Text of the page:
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The Mystery of the Lord’s Supper by Robert Bruce


It seems the Sacraments are a source of confusion to many believers today. Much ink has been spilt on different views of baptism; many blog posts and debates have been had about how often to have communion… but of late, it seems too few people are talking about what the Lord’s Supper actually is.

How should we view the Lord’s Supper? Is it a mere ritual, or is there something deeper behind it?

To find an answer, sometimes the best thing to do is to look to the saints of old. The Mystery of the Lord’s Supper offers the insights of Robert Bruce, one of Scotland’s most influential spiritual leaders from the 16th century. This book collects five of his sermons addressing the sacraments in general, the particulars of the Lord’s Supper and the preparation of our hearts.

To some looking to study this important matter, Bruce’s book might seem like an odd choice. The original sermons were preached in the late 16th century, with the Protestant Reformation in full swing and continuing to sweep across Europe. Because of this, much of the book is focused on refuting the Roman church’s understanding of the Mass while explaining the Reformed (and more specifically the Presbyterian) view.

An extremely beneficial element of his theology of the Lord’s Supper actually comes from Bruce’s understanding of the sacraments in general: They are a “holy sign and seal that is annexed to the preached Word of God to seal up and confirm the truth contained in the same Word” (33). It’s not just that the Lord’s Supper is a symbol or a sign—a concept that we have no problem understanding even today—it’s a seal of a promise.

Communion is more than a reminder of Christ’s death for our sins, his body broken and blood shed. The “mystery,” according to Bruce, is the symbol is the image of the spiritual nourishment we are provided through the gospel—”In this Sacrament we have the fruits of Christ’s death…the virtue of His sacrifice, the virtue of His passion” (72). But we don’t have these alone—we have the substance these fruits “flow and proceed” from. In the Lord’s Supper, then, our spirit is nourished by the person of Christ, who is the one signified in the symbol.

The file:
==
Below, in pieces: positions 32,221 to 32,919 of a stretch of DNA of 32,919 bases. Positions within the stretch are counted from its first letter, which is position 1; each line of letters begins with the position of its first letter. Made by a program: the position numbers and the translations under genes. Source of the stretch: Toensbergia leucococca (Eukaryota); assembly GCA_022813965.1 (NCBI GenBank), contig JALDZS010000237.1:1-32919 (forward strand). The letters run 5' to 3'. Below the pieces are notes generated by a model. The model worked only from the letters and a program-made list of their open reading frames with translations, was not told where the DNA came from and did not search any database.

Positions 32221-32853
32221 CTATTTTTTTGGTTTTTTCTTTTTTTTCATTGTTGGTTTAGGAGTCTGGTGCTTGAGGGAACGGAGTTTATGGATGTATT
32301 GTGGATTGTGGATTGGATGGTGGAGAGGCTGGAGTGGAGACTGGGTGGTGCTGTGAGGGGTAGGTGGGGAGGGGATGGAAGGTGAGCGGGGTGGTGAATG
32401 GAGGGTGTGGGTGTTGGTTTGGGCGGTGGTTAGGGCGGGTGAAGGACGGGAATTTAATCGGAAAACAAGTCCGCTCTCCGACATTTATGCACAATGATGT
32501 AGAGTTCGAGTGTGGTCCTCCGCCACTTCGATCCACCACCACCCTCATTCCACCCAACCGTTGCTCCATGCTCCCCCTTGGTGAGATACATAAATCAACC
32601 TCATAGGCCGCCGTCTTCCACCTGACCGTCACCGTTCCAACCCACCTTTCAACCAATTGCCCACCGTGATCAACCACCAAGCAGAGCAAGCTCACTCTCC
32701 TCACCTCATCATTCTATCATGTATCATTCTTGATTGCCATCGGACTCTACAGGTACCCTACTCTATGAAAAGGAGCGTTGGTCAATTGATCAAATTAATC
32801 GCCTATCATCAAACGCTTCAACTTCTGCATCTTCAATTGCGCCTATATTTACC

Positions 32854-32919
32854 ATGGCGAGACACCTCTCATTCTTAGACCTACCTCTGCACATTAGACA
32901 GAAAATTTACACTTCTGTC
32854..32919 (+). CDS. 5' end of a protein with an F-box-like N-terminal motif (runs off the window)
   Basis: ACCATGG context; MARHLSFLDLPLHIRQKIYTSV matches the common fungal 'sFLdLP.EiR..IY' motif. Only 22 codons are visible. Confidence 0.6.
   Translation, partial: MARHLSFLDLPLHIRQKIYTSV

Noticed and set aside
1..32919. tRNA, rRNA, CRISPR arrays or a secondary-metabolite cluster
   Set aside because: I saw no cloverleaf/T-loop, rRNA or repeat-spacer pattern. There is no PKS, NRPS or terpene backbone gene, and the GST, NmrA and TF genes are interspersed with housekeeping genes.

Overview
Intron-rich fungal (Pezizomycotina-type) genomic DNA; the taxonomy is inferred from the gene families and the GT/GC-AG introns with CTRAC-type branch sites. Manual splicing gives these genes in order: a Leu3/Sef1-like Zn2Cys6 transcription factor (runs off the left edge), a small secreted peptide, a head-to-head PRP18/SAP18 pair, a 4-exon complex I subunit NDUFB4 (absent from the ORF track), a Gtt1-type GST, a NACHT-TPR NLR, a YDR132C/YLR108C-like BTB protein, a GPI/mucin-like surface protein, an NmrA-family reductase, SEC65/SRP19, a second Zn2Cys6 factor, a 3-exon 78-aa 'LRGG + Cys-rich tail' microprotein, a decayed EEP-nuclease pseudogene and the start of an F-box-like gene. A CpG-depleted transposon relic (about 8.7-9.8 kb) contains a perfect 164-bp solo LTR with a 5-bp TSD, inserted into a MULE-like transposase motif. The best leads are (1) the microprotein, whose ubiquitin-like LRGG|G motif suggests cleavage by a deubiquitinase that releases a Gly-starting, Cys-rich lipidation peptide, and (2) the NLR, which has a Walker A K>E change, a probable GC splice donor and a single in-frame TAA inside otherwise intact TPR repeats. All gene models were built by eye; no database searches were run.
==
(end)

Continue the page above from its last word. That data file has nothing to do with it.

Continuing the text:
Clear as mud, right?

Admittedly, Bruce’s writing is not the easiest to digest and synthesize. There is much of the theology of the Lord’s Supper he lays out that I doubt I’ve actually got a firm grasp on. Perhaps it’s that Bruce is attempting to describe something that defies proper description. The mystery of the Lord’s Supper is a mystery for a reason—nevertheless, an answer is there and meant to be found. It’s not that Christ’s presence is literally in the bread and wine (or juice depending on conviction) as in the Roman Catholic view; the bread is bread and the wine is wine. The form and substance are one and the same. And yet, Christ is really active and present in communion—there’s more going on than merely going through a ritual.

Like I said, clear as mud.

Or maybe I’m a bit slow.

What I found most helpful, perhaps moreso than his actual teaching on the Lord’s Supper, is Bruce’s teaching about how to prepare our hearts to partake. He takes Paul’s command that every man should examine himself before coming to the table (1 Cor. 11:28) with the utmost seriousness (something perhaps we lack in our modern teaching). He frequently exhorts his readers to examine their consciences, not with a spirit of unhelpful introspection, but out of a desire to truly see where the affections of our hearts lie. I couldn’t help but shudder a bit when I read these words:

Examine whether you have faith or not; examine it by your desire to pray, and by the way you discharge your own private grudges. If you are lacking in these things, remember that a heart void of prayer and full of rancour is a heart that is faithless and meet for hell. (201)

Do you see why careful examination of ourselves is so important? Our lives and our habits reveal more about us than we’d care to admit. Prayerlessness and a tendency toward bitterness (and particularly an unwillingness to be free of it) should be a source of great concern—and so when we find it in our hearts, we ought to flee to the Lord, calling to him as the father of the dying child did, “I believe; help my unbelief!” (Mark 9:24)

That, friends, is what it means to examine yourself honestly. It’s not a cursory view of yourself followed by an excuse or two about why your prayer life stinks (and I say that as one who’s got kind of a crummy prayer life at the moment). Honest examination will lead us to turn to the Lord for help, to strive to reconcile with others; to flee from sin and pursue peace with God. The very things accomplished in that which the Lord’s Supper signifies.

This is a book that requires thoughtful, intentional reading. Bruce’s theology of the Lord’s Supper is meaty stuff. It takes time to digest (and in all honesty, I’m not entirely certain I’ve fully absorbed everything he communicates). Nevertheless, careful students will find his teaching—especially that on preparing our hearts to come to the table—a great blessing.

Title: The Mystery of The Lord’s Supper: Sermons by Robert Bruce
Author: Robert Bruce (edited by Thomas F. Torrence)
Publisher: Christian Focus (2005)

Buy it at: Amazon

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